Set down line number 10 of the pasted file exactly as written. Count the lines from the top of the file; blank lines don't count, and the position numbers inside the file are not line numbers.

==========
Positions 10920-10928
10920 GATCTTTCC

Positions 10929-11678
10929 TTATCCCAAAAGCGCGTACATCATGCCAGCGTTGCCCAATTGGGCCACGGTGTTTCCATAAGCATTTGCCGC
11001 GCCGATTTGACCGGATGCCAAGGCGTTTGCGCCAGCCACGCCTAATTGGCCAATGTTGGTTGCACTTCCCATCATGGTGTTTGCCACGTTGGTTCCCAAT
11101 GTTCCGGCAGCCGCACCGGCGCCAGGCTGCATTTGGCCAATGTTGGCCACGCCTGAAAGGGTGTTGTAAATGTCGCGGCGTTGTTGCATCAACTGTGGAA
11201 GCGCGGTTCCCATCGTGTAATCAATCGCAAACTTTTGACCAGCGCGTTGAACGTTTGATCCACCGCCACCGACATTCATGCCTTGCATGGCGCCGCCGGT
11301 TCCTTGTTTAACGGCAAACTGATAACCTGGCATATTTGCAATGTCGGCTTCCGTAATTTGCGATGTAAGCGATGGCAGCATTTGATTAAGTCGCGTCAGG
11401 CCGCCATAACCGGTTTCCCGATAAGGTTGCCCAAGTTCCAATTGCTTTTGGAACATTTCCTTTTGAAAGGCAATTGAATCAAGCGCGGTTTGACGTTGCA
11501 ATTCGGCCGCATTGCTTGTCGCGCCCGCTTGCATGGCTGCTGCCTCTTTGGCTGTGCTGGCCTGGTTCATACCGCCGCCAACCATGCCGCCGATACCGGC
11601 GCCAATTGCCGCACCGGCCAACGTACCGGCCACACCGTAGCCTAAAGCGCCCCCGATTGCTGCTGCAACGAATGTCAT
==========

11501 ATTCGGCCGCATTGCTTGTCGCGCCCGCTTGCATGGCTGCTGCCTCTTTGGCTGTGCTGGCCTGGTTCATACCGCCGCCAACCATGCCGCCGATACCGGC